I tried to sit down at my desk to start pulling up the business details she was asking for, but as soon as I left the room my child was in she started yelling for me.
“Can you call me back in 2 hours?” I asked the person on the phone. They agreed and hung up.
A real CRA agent tipped me off that my morning call was from a scam artist
I got my child ready for daycare and settled into my day. By the afternoon, I still hadn’t heard anything from the agent so I called and left a message on an automated voicemail. An hour after that I started to worry that I wouldn’t receive my CEWS payment this month, so I called the CRA.
The agent that answered my call immediately said their agent number. I remember thinking how weird that was. The woman on the phone this morning hadn’t done that!
He asked for my business number and pulled up my file. He told me there were no notes or requests for additional information to receive the CEWS.
I explained to him that the person this morning insisted they needed more details to release the funds. That’s when he started asking me more questions about the call: did they state their agent number? did they threaten legal action if you don’t provide the details immediately?
He said he could not say with certainty whether it was a real or fake call because I had cut it so short and not disclosed any information. But it seemed unusual since there were no notes on my file.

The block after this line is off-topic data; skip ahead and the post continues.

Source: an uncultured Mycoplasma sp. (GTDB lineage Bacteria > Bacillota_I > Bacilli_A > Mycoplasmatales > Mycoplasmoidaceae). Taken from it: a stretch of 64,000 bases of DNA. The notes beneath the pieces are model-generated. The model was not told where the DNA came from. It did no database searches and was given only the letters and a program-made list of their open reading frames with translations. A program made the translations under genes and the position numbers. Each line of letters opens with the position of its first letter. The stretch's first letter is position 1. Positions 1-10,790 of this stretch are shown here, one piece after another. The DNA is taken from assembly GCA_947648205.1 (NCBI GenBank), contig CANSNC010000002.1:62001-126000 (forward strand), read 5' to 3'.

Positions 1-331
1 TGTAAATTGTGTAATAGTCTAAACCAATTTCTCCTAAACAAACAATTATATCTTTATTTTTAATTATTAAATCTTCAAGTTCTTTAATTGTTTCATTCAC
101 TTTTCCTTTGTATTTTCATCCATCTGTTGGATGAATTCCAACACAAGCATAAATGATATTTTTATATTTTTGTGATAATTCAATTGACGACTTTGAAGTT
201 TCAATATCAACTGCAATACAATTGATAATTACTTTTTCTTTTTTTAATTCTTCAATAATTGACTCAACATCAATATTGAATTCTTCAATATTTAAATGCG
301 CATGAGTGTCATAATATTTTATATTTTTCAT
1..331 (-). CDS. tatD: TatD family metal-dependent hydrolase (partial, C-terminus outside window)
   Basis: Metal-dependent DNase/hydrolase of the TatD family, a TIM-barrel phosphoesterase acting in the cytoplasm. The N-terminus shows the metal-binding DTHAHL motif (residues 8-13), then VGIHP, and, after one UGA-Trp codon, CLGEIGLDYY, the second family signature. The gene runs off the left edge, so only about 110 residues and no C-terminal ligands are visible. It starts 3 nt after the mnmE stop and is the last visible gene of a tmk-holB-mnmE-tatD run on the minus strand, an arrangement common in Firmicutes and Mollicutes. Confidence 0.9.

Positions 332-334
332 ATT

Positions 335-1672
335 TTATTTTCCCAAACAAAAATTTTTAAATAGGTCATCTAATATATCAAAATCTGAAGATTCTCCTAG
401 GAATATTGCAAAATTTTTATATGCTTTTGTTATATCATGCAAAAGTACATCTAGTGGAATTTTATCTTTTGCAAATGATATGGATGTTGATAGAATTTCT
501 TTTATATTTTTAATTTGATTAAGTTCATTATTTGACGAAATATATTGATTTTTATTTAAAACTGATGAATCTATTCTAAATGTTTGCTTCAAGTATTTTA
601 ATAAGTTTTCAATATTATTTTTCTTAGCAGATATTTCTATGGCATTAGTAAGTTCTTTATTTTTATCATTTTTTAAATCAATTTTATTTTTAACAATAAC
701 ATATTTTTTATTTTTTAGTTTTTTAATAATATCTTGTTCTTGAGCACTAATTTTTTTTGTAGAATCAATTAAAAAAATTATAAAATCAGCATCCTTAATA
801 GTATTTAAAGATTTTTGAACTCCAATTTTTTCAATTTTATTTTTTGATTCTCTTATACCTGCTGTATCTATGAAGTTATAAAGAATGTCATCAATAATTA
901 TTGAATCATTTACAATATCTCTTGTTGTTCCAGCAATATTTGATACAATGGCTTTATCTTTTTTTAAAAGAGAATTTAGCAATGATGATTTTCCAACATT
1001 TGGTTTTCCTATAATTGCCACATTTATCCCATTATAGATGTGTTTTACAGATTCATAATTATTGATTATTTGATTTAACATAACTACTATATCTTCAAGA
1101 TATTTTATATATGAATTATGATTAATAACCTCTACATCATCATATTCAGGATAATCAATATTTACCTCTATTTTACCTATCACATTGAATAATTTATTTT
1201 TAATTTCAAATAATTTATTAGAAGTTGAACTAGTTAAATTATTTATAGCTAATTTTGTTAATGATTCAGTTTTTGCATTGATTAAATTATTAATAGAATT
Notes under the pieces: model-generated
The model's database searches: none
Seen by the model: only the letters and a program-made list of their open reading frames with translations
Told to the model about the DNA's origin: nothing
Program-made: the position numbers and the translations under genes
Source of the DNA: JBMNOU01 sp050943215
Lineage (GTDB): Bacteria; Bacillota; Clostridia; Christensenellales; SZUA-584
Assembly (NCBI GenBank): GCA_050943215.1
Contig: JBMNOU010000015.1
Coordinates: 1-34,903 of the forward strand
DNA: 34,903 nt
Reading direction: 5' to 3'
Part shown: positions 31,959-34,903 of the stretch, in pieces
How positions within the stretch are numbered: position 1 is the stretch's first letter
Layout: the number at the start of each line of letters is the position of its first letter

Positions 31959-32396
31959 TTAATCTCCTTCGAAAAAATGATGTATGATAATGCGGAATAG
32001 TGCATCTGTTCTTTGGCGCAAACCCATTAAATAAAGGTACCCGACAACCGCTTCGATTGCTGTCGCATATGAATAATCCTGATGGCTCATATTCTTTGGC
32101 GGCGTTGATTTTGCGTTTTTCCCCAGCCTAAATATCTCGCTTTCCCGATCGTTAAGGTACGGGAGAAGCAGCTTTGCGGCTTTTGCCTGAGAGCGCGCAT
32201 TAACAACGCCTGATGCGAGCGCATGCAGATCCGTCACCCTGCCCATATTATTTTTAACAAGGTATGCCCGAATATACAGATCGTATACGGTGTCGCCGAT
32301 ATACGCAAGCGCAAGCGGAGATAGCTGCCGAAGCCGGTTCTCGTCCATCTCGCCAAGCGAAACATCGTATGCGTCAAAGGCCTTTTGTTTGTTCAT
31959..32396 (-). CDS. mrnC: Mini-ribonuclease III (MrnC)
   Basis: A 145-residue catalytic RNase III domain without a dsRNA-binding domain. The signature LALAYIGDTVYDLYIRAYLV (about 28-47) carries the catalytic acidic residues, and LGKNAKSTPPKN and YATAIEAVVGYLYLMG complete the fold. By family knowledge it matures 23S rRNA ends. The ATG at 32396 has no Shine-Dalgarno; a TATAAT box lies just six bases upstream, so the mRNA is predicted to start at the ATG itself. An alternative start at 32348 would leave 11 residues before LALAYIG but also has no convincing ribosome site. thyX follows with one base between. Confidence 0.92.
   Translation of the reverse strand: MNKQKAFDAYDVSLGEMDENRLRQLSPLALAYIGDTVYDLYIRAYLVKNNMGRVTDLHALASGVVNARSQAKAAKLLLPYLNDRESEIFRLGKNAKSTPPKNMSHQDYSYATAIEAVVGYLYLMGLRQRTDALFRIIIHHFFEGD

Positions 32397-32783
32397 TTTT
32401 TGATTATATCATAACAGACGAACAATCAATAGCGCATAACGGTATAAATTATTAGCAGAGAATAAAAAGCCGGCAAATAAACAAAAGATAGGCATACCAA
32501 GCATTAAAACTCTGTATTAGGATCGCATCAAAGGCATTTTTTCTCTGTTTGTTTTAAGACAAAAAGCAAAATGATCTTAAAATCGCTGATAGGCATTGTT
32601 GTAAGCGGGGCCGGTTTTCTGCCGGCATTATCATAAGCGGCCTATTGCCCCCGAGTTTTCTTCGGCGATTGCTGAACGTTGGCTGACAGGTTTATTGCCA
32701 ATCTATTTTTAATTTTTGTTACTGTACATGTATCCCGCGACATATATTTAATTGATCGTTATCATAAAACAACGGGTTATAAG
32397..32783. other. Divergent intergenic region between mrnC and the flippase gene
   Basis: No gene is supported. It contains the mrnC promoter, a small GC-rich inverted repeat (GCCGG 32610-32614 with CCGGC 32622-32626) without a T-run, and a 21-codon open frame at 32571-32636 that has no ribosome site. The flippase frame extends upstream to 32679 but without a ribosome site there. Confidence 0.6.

After our call, I hung up and dialed the number that had called me this morning. It was disconnected.
How to Recognize a CRA Scam
It’s crazy to think if I didn’t have a wild 3-year-old to manage in the mornings, I may have handed over all the financial details of my company to a scam artist. “Baby Shark” may be the most annoying song to ever torment parents, but it may have saved me tens of thousands of dollars.
I was completely rattled by how easily I had been tricked by a scam artist. I thought scams were obvious. The con artists who have called me before pretending to be CRA agents were always clumsy and disorganized. This person had seemed so professional.
Because of this, I will forever be more vigilant and protective of my personal and business financial information. I was never careless about it, but this experience identified that I’m more vulnerable than I thought. You might find you are too.
Here’s how to recognize a scam CRA call:
- A real CRA agent is required to provide you with their full name and agent number
- The CRA will never use aggressive or threatening language
- The CRA will never leave aggressive voicemails
- The CRA will never demand immediate payment by eTransfer, prepaid credit card, gift cards, or cryptocurrency
- The CRA will never ask for information about your passport, health card, or drivers license
What do do if you’ve identified a CRA scam
I’m lucky I didn’t lose any money to the scam artist that called me. But that’s all it was: luck.
If you do find yourself contacted by a CRA scammer, you need to report it. The CRA is doing its best to crack down on these fraudsters, but they have a long way to go.
Despite feeling that there’s no end in sight for these scam artists, arrests are being made. And the CRA is making a concerted effort to educate Canadians so they’re less likely to fall for these. I’m hoping sharing my story does the same!